IMPORTANCE Cryptococcus gattii emerged in the temperate North American Pacific Northwest (PNW) in the late 1990s. Beyond a new environmental niche, these emergent populations displayed increased virulence and resulted in a different pattern of clinical disease. In particular, severe pulmonary infections predominated in contrast to presentation with neurologic disease as seen previously elsewhere. We employed population-level whole-genome sequencing and analysis to explore the genetic relationships and gene content of the PNW C. gattii populations. We provide evidence that the PNW strains originated from South America and identified numerous genes potentially related to habitat adaptation, virulence expression, and clinical presentation. Characterization of these genetic features may lead to improved diagnostics and therapies for such fungal infections. The data indicate that there were multiple recent introductions of C. gattii into the PNW. Public health vigilance is warranted for emergence in regions where C. gattii is not thought to be endemic.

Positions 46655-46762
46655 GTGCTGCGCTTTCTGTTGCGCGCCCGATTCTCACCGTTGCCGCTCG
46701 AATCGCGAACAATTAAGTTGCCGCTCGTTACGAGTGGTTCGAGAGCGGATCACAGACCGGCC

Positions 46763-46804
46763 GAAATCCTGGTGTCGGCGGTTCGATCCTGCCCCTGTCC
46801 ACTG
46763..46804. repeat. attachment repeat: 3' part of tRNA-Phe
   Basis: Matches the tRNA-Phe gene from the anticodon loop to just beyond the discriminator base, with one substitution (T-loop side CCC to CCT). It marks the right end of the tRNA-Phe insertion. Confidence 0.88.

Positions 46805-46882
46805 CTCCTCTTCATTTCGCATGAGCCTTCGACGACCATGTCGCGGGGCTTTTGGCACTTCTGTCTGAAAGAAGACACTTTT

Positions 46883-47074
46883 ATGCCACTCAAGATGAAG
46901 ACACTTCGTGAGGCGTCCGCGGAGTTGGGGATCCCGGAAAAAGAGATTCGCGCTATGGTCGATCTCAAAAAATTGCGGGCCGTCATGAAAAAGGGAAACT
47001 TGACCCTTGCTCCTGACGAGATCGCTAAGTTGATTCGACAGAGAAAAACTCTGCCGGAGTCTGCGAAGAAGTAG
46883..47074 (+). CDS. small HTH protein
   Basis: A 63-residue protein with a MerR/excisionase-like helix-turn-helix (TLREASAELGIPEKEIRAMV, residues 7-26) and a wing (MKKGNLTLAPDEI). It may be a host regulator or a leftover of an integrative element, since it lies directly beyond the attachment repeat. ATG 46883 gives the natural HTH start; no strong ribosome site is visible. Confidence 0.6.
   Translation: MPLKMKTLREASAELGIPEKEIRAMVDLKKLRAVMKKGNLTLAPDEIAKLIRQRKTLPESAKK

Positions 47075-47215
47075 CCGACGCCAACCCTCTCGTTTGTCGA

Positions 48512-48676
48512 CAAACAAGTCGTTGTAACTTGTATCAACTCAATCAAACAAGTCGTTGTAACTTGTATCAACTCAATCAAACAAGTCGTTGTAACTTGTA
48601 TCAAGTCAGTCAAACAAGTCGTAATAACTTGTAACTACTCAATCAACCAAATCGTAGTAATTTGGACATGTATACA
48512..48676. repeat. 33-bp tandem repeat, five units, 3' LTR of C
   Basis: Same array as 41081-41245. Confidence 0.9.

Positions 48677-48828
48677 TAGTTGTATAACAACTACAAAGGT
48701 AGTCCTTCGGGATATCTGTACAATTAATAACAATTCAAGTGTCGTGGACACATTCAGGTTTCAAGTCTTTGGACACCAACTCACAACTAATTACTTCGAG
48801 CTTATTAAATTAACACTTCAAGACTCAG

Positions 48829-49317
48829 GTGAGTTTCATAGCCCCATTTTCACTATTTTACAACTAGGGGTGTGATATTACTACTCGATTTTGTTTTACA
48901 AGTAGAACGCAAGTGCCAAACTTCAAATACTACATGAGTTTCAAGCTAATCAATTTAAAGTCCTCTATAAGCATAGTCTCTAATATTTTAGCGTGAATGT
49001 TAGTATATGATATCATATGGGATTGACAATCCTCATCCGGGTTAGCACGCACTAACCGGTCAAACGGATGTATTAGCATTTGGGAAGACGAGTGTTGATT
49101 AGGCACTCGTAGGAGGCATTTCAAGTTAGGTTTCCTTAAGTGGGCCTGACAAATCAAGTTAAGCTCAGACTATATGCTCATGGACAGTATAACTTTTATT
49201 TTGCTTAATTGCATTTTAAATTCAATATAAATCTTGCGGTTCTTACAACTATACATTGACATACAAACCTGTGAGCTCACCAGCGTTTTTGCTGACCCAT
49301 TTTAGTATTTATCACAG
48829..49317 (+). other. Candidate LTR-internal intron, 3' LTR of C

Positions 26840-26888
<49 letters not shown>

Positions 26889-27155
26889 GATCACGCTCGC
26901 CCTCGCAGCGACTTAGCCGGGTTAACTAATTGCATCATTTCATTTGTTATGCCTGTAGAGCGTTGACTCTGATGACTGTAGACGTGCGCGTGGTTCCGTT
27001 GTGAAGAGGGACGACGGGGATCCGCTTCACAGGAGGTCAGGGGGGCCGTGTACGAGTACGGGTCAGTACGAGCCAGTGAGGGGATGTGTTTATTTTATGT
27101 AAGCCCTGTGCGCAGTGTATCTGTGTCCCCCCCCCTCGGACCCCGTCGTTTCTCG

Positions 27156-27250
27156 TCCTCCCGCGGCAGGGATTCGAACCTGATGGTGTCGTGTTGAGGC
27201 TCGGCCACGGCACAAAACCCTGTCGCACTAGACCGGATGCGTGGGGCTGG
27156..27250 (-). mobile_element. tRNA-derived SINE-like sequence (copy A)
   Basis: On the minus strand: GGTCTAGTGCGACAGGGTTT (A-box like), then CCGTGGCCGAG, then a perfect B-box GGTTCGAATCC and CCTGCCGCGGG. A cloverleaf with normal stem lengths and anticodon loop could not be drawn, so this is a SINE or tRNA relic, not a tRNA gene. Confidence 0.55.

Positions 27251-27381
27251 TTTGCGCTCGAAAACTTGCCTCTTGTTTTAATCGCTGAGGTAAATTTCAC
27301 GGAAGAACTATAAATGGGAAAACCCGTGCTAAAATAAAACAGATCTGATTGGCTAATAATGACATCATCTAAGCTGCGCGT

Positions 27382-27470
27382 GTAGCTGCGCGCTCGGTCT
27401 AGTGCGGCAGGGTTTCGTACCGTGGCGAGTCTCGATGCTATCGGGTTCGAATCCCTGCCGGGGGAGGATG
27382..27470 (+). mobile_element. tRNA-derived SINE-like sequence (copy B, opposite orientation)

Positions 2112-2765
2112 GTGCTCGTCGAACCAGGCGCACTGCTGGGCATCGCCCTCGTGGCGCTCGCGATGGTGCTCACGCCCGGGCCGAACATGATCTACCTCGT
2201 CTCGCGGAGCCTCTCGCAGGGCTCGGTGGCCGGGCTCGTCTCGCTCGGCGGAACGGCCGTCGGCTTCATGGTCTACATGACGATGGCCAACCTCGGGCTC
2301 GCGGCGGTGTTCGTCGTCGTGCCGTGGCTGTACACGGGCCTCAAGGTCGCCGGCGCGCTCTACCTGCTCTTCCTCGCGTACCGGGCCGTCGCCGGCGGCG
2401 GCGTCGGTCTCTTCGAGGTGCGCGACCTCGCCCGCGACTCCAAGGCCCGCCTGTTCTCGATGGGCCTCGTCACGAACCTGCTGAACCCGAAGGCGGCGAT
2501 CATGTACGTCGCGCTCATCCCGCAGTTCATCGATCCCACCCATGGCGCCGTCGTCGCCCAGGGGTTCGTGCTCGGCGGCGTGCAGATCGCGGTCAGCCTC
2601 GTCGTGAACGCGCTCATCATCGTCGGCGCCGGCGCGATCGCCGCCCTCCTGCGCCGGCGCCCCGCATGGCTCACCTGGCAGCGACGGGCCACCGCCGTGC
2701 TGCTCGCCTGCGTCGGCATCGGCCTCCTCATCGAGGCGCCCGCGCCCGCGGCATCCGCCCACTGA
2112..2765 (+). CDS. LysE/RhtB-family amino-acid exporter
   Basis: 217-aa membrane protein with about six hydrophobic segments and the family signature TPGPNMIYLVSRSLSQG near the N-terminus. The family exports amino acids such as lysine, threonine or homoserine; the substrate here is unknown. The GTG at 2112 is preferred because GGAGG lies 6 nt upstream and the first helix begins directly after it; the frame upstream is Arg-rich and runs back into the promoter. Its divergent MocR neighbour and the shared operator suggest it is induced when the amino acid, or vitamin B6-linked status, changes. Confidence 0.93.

Original languageEnglish (US)
Article numbere01464-14
JournalmBio
Volume5
Issue number4
DOIs
StatePublished - Jul 15 2014

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Cryptococcus gattii
Northwestern United States
Genome
Population
Virulence
South America
Ecosystem
Genes
Nervous System Diseases
Cryptococcus neoformans
Mycoses
North America
Infection
Lung Diseases
Public Health
Clone Cells

ASJC Scopus subject areas

  • Microbiology
  • Virology

Cite this